Compare Business Gas and Electricity

How to Choose the Best Deals

No matter what size your business, energy is likely to be one of your biggest expenses. But comparing business gas and electricity could cut commercial energy bills and help boost margins. Find out how to get the best deal for your business and switch today.

Why should I switch business energy suppliers?

Comparing and switching enables you to find the most competitive business energy prices. So, if you haven’t  switched your business energy supplier in the last few years (or can’t remember ever switching), then chances are you’re paying too much for your gas and electricity. 

Plus, if you’re not happy with the customer service you currently receive, switching is a chance to find a supplier that can meet your business expectations. Not only that, if your business is trying to lower its carbon footprint, comparing green energy deals can ensure you do your bit for the planet. 

How much could I save by switching commercial energy?

Business energy deals are bespoke so no two plans are the same. Instead, suppliers will assess your specific business needs and base energy rates on a combination of factors, including:

  • The size of your business including floorspace and the number of staff you employ
  • Where your business is located as prices can vary by region
  • The amount of energy your business consumes
  • Wholesale cost of gas and electricity
  • The length of contract you agree to

With all this in mind, the amount you could save varies considerably. The only way to really see how much you could save, is to compare quotes from a range of energy suppliers. 

How much does business energy cost?

This really depends on the nature of your business and how much gas and electricity you consume. You can check whether your business is using more energy than it needs by benchmarking it against industry averages. To help you do this, the Carbon Trust has an energy benchmark tool aimed at small and medium sized businesses.  

How do I compare business energy suppliers?

When you compare business electricity and gas suppliers, you’ll need to look at two key costs:

  • Cost of energy — gas and electricity is measured in kilowatt hours (kWh) and you’ll be charged for every unit you use.
  • Standing charge — this is the amount it costs to supply your business with gas and electricity. It’s a flat fee charged daily. 

These make up the price you pay for your business gas and electricity. Bear in mind that some plans with a low cost per kWh may have a high standing charge and vice versa, so always look at both figures, as well as the overall cost.

If customer service is an important factor, you can also compare business energy suppliers according to their performance. Every quarter, Citizens Advice, ranks non-domestic energy suppliers based on service, complaints and cases referred to the energy ombudsman. 

What do I need to know about switching business energy contracts?

Comparing business gas and electricity isn’t the same as comparing domestic energy and there are some significant differences, such as:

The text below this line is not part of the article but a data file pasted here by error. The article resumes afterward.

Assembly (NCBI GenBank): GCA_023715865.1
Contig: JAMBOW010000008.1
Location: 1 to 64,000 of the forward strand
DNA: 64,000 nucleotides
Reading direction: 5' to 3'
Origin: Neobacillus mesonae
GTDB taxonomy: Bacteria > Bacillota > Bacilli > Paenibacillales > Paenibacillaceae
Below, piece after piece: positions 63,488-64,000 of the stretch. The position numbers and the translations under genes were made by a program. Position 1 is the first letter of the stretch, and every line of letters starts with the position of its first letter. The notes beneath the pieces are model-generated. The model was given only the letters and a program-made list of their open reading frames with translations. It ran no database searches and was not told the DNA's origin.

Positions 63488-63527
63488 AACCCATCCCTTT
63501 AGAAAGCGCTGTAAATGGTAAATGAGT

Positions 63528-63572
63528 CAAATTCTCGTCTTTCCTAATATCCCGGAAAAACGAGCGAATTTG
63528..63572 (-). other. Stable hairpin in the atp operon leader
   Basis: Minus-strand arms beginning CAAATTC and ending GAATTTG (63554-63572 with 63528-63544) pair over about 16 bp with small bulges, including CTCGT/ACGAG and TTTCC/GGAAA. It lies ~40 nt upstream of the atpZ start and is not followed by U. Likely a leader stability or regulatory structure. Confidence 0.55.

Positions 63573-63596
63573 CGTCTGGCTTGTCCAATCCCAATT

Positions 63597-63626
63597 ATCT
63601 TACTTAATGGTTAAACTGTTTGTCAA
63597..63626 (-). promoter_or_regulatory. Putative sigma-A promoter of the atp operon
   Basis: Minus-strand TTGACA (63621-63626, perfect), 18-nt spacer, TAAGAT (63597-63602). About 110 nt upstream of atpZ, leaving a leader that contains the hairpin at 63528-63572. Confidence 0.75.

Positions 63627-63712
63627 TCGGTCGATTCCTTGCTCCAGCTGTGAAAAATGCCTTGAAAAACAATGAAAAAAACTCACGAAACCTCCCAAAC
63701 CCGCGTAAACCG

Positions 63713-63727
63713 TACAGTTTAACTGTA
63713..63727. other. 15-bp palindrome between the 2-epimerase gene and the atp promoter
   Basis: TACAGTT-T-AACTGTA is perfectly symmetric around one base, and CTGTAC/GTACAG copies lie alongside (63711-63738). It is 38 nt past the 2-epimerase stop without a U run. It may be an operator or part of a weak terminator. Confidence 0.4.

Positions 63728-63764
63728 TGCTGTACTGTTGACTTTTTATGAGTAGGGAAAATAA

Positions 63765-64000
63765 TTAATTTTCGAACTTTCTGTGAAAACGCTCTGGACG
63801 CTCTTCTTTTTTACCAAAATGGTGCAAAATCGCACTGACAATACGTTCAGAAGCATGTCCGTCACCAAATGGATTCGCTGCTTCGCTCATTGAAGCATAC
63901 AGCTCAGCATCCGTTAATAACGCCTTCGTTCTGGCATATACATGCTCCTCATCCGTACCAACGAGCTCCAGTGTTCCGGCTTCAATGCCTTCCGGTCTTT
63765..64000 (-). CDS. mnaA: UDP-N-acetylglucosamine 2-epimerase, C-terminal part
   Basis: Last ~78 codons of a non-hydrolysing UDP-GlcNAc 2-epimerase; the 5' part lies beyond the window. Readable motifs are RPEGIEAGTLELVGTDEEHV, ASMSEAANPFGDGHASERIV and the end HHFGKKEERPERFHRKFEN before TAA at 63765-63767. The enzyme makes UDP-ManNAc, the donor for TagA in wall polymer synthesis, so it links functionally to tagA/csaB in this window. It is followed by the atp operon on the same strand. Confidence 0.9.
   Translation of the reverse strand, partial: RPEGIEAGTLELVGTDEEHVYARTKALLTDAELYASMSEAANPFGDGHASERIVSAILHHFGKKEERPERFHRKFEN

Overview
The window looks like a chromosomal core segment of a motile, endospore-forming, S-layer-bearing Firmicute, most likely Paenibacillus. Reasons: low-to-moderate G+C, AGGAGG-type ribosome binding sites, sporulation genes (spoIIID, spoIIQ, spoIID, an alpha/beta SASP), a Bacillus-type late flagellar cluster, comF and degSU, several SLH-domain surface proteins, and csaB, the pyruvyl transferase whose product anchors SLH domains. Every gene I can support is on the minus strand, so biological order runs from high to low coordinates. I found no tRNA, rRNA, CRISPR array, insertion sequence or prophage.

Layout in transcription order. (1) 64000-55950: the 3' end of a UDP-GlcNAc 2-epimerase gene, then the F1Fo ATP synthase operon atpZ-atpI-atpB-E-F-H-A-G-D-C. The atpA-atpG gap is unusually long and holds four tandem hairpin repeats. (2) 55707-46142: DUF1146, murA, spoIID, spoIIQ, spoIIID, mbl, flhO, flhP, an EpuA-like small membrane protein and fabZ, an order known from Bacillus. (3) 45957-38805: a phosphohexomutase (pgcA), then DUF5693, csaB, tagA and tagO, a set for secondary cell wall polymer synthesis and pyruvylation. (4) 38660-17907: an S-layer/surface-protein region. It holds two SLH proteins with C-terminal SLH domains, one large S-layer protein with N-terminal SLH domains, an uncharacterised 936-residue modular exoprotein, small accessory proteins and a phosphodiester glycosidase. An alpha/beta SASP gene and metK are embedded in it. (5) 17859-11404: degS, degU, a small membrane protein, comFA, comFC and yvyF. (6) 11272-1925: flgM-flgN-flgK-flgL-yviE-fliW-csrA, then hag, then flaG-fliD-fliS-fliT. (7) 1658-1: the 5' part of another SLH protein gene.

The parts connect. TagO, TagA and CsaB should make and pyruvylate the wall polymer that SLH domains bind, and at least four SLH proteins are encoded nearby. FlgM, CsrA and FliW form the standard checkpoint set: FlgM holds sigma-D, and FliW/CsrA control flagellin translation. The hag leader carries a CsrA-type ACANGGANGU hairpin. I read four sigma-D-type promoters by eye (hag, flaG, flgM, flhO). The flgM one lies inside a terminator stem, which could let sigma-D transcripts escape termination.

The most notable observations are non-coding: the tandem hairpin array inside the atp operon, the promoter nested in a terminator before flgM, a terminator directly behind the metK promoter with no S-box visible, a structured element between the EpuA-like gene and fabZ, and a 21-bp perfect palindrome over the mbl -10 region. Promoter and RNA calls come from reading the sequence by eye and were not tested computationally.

• Contract length — business energy contracts are usually longer, often five years instead of 12 months for domestic energy. 
  • No cooling off period — when you switch gas and electricity at home, you have a 14-day cooling off period. In most cases, this doesn’t apply to business energy so you won’t usually be able to change your mind (although there’s nothing to stop you asking).
  • No need to sign — business energy contracts don’t need to be signed, they can be verbally agreed instead so ask to see terms and conditions before agreeing to anything.   
  • No dual fuel — you can only buy business gas and electricity separately and there are no dual fuel business plans. 

What are the different business energy tariff options?

The type of tariff you’re on has a big impact on your business’ energy rates so it’s a good idea to familiarise yourself with them. Although tariff names will vary by supplier, they’ll fall into one of these main types of business energy tariffs:

Fixed rate tariff

The unit cost of your gas and electricity is fixed per kWh for the length of your contract. The benefit is that the cost of your business energy remains the same even if wholesale costs change. If you monitor your usage and it’s consistent, a fixed rate tariff can help you budget as your energy bills will be fairly predictable. 

The disadvantage is that if wholesale energy prices fall, you won’t benefit from lower unit costs. 

Variable rate tariff

The opposite of a fixed rate tariff so the unit cost of gas and electricity will fluctuate according to the market. It means you’ll benefit from lower gas and electricity prices if wholesale costs fall but you’ll also have to pay more if they rise. 

Variable rate tariffs are also sometimes known as flexible rate tariffs. 

Deemed rate (out-of-contract) tariff 

This is an energy supplier’s default tariff and typically the most expensive. Deemed rate tariffs are usually in place if you haven’t previously had an energy contract, or if you’ve moved into a new business premises and haven’t yet agreed one. 

Rollover tariff

A rollover contract is when your fixed rate contract automatically renews because you haven’t agreed to a new energy plan.